Author: The European Union
Few issues demonstrate better the challenges that are at the centre of protecting the environment and supporting economic development, than the efforts to manage global fisheries. The overall picture remains alarming across the globe.
More than 30 per cent of the world’s marine fisheries are overfished – a tripling since 1974 – and almost 60 per cent are at the limit of sustainability, according to estimates of the UN’s Food and Agriculture Organization (FAO).
In this context, many countries the world over subsidize their fishing activity in ways that contribute strongly to this overfishing. Since putting limits on damaging subsidies is one of the specialities of trade policy, it can play a crucial role here.
This issue has been part of the so-called Doha Round of trade negotiations in the World Trade Organization (WTO). Attempts have been made to also address it in free trade agreements, and piecemeal efforts have been undertaken recently to discuss the issue between smaller groups of countries but none of these efforts can lead to wide-reaching, sufficient solutions, as it is argued by the European Trade Commissioner Cecilia Malmström and that of the Environment, Maritime Affairs and Fisheries, Karmenu Vella.
“A broad, multilateral agreement covering all 164 countries of the WTO will be key to achieve meaningful progress in order to help safeguard the world’s fisheries. As we are talking about a truly global problem, just like for climate change, only a global solution will be enough to tackle it,” wrote the commissioners in a blog post.
That is why the European Union is making a proposal to restart WTO negotiations on the issue of fisheries subsidies. The proposal from the Commission has now been given the green light of EU Member States, and will be presented to all WTO members later this week.
In the article co-written by Commissioners Malmström and Vella, they point out that last year’s adoption of the United Nations Sustainable Development Goals by Presidents and Prime Ministers set an unambiguous target. Governments are to prohibit – through the WTO, and by 2020 – “certain forms of fisheries subsidies which contribute to overcapacity and overfishing, eliminate subsidies that contribute to illegal, unreported and unregulated fishing and refrain from introducing new such subsidies”.
So, “the task is clear: transform this commitment into effective, targeted global action. Our priority at this moment must be to address the two most harmful types of subsidies.”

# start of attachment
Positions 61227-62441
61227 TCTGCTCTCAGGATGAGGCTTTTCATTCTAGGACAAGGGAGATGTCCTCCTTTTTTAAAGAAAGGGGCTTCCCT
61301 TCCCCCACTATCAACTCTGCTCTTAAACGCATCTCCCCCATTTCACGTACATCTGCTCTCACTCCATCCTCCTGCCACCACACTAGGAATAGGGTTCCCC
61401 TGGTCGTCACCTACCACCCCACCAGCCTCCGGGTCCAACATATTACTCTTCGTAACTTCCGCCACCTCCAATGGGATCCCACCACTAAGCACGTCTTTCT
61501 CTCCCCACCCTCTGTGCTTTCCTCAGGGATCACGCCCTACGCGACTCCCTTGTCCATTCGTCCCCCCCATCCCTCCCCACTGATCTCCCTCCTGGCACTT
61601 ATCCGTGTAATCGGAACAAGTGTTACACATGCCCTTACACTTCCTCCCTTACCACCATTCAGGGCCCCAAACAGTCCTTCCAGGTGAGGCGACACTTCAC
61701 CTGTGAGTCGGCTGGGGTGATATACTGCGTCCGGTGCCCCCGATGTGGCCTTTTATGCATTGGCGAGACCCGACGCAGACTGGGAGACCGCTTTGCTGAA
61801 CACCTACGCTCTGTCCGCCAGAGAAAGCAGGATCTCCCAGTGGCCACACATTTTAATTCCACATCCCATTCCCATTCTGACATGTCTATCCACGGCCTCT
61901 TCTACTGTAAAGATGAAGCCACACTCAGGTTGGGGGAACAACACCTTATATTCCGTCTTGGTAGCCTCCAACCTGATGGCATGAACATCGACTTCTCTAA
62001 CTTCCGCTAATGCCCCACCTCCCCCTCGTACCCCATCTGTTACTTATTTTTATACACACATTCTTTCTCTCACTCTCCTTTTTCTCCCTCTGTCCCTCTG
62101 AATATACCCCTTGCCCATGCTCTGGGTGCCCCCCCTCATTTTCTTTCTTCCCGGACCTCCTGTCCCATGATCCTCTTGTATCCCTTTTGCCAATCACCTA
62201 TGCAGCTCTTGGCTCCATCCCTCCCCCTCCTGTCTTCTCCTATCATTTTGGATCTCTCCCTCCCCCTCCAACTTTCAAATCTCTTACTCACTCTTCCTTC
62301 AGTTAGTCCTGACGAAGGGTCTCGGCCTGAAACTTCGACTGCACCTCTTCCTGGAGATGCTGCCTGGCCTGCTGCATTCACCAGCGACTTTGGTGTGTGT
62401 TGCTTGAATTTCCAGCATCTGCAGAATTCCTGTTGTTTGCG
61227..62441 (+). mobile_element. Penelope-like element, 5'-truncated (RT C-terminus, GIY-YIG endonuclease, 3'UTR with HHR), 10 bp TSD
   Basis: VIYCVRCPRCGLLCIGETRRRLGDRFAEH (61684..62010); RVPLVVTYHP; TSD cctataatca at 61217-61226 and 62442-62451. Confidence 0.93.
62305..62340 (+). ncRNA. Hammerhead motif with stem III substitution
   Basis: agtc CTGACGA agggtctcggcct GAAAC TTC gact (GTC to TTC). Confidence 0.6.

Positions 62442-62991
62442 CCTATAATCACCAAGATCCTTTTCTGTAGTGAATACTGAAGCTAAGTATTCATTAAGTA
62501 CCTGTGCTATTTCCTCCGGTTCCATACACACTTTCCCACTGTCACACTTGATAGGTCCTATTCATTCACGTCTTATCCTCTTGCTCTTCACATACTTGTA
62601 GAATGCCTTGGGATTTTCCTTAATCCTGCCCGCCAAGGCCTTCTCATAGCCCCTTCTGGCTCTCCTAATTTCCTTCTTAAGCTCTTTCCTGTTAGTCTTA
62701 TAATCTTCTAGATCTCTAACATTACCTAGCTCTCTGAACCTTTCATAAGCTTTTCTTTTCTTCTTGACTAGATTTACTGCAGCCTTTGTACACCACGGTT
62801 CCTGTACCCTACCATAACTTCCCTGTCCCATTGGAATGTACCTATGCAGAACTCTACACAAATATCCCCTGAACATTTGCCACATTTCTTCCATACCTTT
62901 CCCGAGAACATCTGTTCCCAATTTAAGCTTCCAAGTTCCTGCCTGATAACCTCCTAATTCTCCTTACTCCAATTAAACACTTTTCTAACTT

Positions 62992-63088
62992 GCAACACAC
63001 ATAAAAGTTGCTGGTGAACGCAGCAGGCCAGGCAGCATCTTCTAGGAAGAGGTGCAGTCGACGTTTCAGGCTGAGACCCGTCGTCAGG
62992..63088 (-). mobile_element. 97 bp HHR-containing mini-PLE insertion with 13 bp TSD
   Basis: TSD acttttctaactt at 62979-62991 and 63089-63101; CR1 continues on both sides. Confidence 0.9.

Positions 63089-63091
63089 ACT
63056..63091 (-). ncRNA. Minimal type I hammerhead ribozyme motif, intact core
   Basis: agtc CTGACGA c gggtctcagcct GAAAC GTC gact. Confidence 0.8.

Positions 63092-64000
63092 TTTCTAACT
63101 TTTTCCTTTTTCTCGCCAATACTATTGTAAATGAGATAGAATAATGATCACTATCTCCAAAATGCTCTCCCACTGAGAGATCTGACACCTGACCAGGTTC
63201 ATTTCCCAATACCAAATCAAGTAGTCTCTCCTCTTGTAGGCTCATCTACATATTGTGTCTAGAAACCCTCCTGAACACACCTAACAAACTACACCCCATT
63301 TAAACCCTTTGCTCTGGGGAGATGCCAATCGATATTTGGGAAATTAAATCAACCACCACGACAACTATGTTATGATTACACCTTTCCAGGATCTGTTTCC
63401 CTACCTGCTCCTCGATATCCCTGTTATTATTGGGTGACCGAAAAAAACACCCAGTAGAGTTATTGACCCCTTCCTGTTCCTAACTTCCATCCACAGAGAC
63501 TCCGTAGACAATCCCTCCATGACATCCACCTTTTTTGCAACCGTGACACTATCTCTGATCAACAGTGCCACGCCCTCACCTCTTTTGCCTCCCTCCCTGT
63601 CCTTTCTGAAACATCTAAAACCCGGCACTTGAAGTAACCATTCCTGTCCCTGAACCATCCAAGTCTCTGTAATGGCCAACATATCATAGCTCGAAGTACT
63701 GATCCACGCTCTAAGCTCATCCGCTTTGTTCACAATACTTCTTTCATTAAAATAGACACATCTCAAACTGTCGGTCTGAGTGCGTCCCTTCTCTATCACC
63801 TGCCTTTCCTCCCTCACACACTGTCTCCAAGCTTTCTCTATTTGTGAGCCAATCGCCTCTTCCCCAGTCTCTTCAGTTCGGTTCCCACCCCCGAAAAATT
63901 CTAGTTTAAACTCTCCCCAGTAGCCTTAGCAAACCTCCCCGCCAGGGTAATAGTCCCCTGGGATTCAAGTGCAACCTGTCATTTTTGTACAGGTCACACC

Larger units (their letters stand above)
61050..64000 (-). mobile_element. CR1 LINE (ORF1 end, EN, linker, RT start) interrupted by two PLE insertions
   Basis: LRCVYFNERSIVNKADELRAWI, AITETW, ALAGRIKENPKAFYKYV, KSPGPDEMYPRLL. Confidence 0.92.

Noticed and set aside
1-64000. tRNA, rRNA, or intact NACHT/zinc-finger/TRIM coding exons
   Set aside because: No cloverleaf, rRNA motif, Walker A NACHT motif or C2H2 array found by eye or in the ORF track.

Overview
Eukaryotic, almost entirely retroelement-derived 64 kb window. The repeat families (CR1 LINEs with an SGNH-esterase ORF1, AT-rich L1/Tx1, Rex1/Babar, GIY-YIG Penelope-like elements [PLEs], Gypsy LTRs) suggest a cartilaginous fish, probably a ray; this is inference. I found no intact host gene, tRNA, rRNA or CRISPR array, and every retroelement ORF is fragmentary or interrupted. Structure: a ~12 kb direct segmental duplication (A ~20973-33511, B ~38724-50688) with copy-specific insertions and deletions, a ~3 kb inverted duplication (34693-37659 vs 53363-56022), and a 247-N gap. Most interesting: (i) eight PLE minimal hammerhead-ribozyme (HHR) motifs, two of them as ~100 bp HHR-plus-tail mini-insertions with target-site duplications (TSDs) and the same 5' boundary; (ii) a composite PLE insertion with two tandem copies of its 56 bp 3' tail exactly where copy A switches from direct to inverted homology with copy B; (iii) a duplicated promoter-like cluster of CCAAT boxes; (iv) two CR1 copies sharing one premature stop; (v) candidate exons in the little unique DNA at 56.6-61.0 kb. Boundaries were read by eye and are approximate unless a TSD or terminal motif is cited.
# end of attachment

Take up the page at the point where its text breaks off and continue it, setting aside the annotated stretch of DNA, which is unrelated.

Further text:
- The subsidies that increase the capacity of fleets to catch fish, since they directly lead to overfishing. These co-called ‘capacity enhancing’ subsidies represent the majority of funding to fishing activity, according to estimates almost 60 per cent. As a result, the global fishing fleet is far too large to ensure sustainable fishing.
- The subsidies granted to fishermen who engage in illegal, unregulated or unreported (IUU) fishing, resulting in the depletion of fish stocks and the devastation of natural habitats.
The rules the European Union is proposing would target exactly these kinds of subsidies.
“Taking decisive action does not mean ignoring the needs of fishing communities in least developed and developing countries. Fishing is a source of subsistence and income for many, and an integral part of the daily life and traditions of communities worldwide,” explain Commissioners Malmström and Vella.
It is, therefore, crystal clear that we need to avoid a one-size-fits-all approach. While the rapidly growing capacity of industrial fleets needs to be addressed, subsistence fishing needs to be protected.
“Developing countries must also be allowed to build up their fleets, as long as the main objective of safeguarding sustainable global fisheries is protected. So our EU proposal foresees flexibility for developing countries, while ensuring the sustainability of fisheries globally,” they stress in their article.